What is your occupation? Are you doing what you want to do?

If you are, you’re probably exceedingly happy. If not, you’re probably frustrated.

When I was born, my parents sent out a birth announcement that said, “A new cowboy has been born!” Sure enough, I grew up doing ranch work and riding in rodeos all over the country.

Now, I don’t think it was the birth announcement that determined my future. But who knows?

When I was a child, my parents owned a fat-armed green chair. A drawing tablet fit perfectly on those arms and, as a result, I spent endless hours seated there drawing and watching television. Often, I’d draw what I saw on TV. Somewhere, there is probably a Quonset full of those tablets.

Had it not been for that big green chair, I may not have ever drawn a picture in my life, except in church. So, in my case, the environment shaped the man.

Later on in high school, my English teacher suggested that I had a talent for assembling sentences and, when it was time for me to go to college and decide what it was I wanted to do in life, I chose the two things I most enjoyed doing and decided to major in art and journalism.

I love assembling articles, columns and stories. They begin as a blank page and then come to life, as if they were birthed in a journalistic paternity ward.

I also love the challenge of asking people what they’d like to see me write about in my column then fashion an article based upon that idea. It’s fun. So much fun that time flies by while I’m doing it, and that’s the way it should be when you’re doing what it is you love. After all, that’s what God made you for and, as a result, it’s what you’re happiest doing.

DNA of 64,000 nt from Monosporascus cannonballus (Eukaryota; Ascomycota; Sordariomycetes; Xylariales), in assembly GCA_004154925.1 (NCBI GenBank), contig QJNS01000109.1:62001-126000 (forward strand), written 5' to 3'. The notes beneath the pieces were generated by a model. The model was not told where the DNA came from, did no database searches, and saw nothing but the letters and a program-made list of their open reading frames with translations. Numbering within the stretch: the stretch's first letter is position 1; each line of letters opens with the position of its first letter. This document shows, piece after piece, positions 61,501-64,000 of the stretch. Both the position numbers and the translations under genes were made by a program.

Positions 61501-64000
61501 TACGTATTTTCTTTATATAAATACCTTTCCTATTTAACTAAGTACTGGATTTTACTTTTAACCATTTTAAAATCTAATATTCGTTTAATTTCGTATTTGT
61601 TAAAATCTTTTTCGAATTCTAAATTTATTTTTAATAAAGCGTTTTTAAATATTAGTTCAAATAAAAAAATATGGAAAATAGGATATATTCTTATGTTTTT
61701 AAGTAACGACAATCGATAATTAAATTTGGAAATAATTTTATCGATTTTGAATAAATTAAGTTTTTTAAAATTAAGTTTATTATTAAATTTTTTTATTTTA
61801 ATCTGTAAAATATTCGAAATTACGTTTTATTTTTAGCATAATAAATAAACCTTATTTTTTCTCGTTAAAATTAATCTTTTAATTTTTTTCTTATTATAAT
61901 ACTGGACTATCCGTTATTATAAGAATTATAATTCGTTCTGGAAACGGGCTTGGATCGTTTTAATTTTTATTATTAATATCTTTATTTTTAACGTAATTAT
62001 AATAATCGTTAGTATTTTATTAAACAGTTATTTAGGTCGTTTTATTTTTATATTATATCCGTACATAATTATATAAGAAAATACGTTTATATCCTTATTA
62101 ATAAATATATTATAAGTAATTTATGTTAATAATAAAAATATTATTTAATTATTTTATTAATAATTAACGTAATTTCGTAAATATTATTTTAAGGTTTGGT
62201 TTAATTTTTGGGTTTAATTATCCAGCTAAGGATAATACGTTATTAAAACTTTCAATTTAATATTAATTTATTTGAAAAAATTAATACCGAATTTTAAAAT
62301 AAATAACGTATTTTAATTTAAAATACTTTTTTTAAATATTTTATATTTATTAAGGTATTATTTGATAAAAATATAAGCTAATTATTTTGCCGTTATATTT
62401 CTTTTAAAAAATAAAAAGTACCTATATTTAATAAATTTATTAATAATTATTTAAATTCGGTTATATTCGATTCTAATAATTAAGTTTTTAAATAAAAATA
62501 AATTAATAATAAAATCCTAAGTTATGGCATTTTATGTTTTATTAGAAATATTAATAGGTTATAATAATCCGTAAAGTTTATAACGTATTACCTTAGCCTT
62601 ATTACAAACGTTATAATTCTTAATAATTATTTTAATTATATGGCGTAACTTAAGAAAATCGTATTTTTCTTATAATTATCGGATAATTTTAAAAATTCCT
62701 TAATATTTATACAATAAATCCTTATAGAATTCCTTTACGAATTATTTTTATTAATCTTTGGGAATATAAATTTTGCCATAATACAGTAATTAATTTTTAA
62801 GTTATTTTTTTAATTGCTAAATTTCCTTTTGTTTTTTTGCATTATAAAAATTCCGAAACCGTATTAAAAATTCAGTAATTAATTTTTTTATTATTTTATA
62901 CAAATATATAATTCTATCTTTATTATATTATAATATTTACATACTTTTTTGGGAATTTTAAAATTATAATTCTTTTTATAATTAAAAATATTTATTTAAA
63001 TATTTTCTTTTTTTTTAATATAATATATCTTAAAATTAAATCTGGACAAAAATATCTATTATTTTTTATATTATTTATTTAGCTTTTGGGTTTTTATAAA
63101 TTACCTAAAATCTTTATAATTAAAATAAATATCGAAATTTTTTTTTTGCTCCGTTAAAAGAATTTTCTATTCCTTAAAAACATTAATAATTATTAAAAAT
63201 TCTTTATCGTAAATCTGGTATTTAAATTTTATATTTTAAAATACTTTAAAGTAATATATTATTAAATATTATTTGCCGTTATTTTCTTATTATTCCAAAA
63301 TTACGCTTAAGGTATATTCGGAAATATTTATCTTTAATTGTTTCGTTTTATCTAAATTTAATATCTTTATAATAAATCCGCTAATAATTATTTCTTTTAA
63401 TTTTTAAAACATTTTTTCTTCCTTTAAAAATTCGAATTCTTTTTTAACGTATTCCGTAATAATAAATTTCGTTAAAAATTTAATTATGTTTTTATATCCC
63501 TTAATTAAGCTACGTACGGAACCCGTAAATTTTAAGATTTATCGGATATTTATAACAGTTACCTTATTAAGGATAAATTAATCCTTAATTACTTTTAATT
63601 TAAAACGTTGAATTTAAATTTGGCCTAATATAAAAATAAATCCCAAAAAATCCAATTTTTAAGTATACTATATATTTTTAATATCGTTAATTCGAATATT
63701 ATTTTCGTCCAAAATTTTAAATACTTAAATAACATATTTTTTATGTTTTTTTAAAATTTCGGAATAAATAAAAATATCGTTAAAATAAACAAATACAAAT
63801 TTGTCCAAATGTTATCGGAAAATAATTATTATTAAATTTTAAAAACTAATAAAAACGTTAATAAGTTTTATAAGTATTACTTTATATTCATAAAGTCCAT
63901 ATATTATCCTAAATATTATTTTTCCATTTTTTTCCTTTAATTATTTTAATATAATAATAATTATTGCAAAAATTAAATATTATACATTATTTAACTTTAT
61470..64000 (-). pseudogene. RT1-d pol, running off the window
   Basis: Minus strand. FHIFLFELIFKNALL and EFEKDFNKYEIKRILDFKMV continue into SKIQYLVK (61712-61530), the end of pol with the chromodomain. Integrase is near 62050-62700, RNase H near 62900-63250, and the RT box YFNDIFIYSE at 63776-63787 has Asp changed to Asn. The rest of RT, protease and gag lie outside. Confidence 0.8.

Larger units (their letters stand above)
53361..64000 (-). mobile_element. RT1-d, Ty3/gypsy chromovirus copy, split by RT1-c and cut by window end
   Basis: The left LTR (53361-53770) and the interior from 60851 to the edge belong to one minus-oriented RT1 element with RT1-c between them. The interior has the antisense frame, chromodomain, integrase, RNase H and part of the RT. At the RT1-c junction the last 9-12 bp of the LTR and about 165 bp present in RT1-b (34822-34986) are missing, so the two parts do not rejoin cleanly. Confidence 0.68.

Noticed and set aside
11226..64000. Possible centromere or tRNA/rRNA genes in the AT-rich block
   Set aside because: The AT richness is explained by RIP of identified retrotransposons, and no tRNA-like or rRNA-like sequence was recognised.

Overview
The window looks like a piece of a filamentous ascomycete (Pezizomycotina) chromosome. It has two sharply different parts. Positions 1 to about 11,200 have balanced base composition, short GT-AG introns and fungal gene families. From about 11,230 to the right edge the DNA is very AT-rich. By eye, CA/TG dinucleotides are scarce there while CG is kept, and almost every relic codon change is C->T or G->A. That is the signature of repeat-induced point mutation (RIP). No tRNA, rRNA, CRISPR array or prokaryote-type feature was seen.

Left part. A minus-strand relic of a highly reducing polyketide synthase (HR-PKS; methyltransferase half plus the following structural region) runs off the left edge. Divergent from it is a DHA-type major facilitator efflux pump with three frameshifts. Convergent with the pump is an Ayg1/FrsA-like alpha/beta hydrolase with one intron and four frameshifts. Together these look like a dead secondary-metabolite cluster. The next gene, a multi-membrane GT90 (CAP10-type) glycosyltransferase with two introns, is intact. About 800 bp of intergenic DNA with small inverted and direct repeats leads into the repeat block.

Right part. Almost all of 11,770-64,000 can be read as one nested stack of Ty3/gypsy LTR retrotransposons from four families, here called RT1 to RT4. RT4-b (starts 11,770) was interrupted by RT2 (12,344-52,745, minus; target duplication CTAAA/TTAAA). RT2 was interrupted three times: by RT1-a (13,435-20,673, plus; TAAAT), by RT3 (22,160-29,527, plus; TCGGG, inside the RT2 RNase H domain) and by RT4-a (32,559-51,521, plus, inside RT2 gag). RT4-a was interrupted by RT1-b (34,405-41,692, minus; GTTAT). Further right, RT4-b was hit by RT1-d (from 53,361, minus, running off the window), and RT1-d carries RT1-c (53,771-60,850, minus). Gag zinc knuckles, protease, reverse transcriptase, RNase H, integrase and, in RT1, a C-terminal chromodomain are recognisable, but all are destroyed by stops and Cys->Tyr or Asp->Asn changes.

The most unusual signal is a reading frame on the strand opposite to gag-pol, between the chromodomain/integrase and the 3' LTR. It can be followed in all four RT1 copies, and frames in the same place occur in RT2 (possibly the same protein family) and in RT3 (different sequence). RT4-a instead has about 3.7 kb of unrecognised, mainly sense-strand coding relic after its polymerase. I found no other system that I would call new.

But, of course, I have other interests too. Like history, for example.

I could care less about medieval times in England or Genghis Khan. Because I love the stories about the Wild West, especially since so much of that history happened right here. It was my grandfather, a horse wrangler in the early 1900s, who planted that interest in me.

Born in 1884, he and his family still had to occasionally leave their South Dakota ranch/farm to escape Indian uprisings. He eventually moved to where I grew up in North Dakota, a stone’s throw from the Canadian and Montana borders, and it was his stories that made me thirst for more.

Still, you might be surprised to learn that there is nothing in life that improves your health, happiness and does more to lengthen your life than helping others.

Even the Bible says: “We who are strong have an obligation to bear with the failings of the weak, and not to please ourselves.” And we are to use the gifts and interests that we’ve been given to do just that.

And that makes everyone happy, doesn’t it?

Kevin Holten is president of the North Dakota Cowboy Association and executive producer of "Special Cowboy Moments" on RFD-TV.

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